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Research article2004Peer reviewedOpen access

Cloning and overproduction of gibberellin 3-oxidase in hybrid aspen trees. Effects of gibberellin homeostasis and development

Israelsson M, Mellerowicz E, Chono M, Gullberg J, Moritz T

Abstract

To broaden our understanding of gibberellin (GA) biosynthesis and the mechanism whereby GA homeostasis is maintained in plants, we have investigated the degree to which the enzyme GA 3-oxidase (GA3ox) limits the formation of bioactive GAs in elongating shoots of hybrid aspen (Populus tremula x Populus trenuloides). We describe the cloning of a hybrid aspen GA3ox and its functional characterization, which confirmed that it has 3beta-hydroxylation activity and more efficiently converts GA, to GA(4) than GA(20) to GA(1). To complement previous studies, in which transgenic GA 20-oxidase (GA20ox) overexpressers were found to produce 20-fold higher bioactive GA levels and subsequently grew faster than wild-type plants, we overexpressed an Arabidopsis GA3ox in hybrid aspen. The generated GA3ox overexpresser lines had increased 3beta-hydroxylation activity but exhibited no major changes in morphology. The nearly unaltered growth pattern was associated with relatively small changes in GA(1) and GA(4) levels, although tissue-dependent differences were observed. The absence of increases in bioactive GA levels did not appear to be due to feedback or feed-forward regulation of dioxygenase transcripts, according to semiquantitative reverse transcription polymerase chain reaction analysis of PttGA20ox1, PttGA3ox1, and two putative PttGA2ox genes. We conclude that 20-oxidation is the limiting step, rather than 3beta-hydroxylation, in the formation of GA(1) and GA(4) in elongating shoots of hybrid aspen, and that ectopic GA3ox expression alone cannot increase the flux toward bioactive GAs. Finally, several lines of evidence now suggest that GA(4) has a more pivotal role in the tree hybrid aspen than previously believed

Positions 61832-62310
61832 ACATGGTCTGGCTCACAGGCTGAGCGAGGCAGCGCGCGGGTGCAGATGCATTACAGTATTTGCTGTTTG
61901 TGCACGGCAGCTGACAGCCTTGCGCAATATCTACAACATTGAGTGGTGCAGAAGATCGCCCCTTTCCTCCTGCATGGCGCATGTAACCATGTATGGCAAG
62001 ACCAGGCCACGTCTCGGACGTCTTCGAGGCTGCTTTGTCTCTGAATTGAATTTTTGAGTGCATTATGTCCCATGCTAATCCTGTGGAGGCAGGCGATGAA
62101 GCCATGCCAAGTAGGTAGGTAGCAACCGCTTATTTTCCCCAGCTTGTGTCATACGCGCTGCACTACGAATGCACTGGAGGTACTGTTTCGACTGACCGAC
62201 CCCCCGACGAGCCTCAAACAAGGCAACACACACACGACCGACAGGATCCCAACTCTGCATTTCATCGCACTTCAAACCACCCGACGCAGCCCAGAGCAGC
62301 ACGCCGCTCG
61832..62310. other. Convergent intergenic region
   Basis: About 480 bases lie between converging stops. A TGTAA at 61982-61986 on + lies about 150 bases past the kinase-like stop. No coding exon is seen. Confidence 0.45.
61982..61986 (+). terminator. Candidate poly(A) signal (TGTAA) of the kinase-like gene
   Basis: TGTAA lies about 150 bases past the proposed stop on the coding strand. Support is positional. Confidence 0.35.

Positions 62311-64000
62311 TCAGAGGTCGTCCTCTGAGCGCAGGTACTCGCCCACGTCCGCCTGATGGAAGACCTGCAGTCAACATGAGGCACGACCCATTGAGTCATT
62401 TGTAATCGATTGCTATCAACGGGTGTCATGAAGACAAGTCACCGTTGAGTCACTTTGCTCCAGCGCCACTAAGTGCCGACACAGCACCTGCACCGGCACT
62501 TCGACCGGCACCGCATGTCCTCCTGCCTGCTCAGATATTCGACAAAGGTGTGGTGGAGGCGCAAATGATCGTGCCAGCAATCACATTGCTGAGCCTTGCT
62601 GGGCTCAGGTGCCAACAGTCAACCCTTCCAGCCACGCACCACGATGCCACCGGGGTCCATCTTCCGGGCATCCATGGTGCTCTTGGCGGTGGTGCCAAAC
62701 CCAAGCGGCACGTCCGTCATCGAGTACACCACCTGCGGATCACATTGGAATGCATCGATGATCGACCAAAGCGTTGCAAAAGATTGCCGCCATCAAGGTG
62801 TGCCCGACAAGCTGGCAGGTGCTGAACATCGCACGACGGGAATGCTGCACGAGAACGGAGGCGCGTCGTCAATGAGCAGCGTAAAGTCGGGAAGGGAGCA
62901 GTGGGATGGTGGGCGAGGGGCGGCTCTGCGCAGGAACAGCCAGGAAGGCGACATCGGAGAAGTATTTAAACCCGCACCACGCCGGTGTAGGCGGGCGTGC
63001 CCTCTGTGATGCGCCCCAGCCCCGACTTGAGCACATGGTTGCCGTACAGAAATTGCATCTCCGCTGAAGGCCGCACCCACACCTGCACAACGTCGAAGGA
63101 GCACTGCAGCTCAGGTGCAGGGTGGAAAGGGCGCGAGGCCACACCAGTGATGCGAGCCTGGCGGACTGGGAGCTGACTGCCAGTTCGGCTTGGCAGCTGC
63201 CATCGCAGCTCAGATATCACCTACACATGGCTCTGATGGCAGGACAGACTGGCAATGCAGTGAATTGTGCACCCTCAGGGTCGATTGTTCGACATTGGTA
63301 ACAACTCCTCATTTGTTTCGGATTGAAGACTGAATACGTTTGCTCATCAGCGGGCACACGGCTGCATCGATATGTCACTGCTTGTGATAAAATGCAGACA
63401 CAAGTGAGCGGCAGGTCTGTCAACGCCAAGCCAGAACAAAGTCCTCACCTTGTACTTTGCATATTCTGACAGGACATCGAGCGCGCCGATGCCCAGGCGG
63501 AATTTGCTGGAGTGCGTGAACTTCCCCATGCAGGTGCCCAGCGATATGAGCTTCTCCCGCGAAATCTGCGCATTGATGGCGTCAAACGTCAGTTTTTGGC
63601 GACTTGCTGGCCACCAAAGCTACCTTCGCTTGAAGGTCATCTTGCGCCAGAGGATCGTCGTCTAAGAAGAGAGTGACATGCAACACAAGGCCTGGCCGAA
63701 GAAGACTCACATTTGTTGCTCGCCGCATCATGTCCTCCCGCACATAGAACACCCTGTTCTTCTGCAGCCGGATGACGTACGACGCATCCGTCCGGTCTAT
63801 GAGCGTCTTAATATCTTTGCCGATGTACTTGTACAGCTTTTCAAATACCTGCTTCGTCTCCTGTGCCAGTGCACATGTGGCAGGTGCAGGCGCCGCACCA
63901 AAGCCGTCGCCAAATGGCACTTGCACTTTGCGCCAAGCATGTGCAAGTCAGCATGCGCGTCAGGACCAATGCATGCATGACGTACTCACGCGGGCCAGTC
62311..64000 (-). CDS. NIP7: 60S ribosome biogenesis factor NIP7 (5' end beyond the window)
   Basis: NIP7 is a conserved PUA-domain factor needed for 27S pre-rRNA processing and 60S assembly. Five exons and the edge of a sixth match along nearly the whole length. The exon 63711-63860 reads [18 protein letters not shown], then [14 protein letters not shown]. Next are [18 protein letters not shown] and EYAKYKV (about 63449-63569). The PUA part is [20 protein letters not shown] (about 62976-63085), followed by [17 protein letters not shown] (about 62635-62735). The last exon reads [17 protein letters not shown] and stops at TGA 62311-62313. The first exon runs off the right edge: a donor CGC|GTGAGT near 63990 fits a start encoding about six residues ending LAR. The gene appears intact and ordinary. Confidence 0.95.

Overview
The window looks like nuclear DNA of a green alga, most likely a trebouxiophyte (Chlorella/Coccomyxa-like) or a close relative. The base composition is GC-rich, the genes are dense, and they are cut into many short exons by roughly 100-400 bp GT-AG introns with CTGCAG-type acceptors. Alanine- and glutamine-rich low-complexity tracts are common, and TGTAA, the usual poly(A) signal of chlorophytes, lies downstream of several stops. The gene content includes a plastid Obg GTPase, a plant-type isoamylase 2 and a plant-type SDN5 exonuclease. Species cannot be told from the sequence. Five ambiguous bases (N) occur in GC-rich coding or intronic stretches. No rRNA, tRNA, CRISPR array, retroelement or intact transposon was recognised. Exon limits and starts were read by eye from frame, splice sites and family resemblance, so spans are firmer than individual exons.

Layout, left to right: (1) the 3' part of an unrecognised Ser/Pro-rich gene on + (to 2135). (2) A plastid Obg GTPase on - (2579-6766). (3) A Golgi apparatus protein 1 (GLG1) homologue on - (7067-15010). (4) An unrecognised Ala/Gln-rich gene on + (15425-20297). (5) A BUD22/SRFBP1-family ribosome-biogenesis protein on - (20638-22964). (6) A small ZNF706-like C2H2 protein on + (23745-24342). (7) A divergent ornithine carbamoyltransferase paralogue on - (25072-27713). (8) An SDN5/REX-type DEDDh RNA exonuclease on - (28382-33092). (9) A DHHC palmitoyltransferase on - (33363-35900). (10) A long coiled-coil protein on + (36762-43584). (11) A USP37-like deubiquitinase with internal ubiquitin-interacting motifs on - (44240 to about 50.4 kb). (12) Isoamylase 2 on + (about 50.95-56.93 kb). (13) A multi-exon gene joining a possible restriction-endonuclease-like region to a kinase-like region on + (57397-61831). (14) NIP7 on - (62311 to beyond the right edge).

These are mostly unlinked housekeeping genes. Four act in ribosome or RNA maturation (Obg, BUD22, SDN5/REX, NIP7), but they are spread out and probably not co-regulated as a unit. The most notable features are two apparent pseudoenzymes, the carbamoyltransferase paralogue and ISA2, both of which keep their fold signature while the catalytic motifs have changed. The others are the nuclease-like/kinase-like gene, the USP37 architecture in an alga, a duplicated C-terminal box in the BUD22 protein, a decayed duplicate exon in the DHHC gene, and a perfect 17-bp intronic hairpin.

Published in

Plant Physiology
2004, Volume: 135, number: 1, pages: 221-230 Publisher: AMER SOC PLANT BIOLOGISTS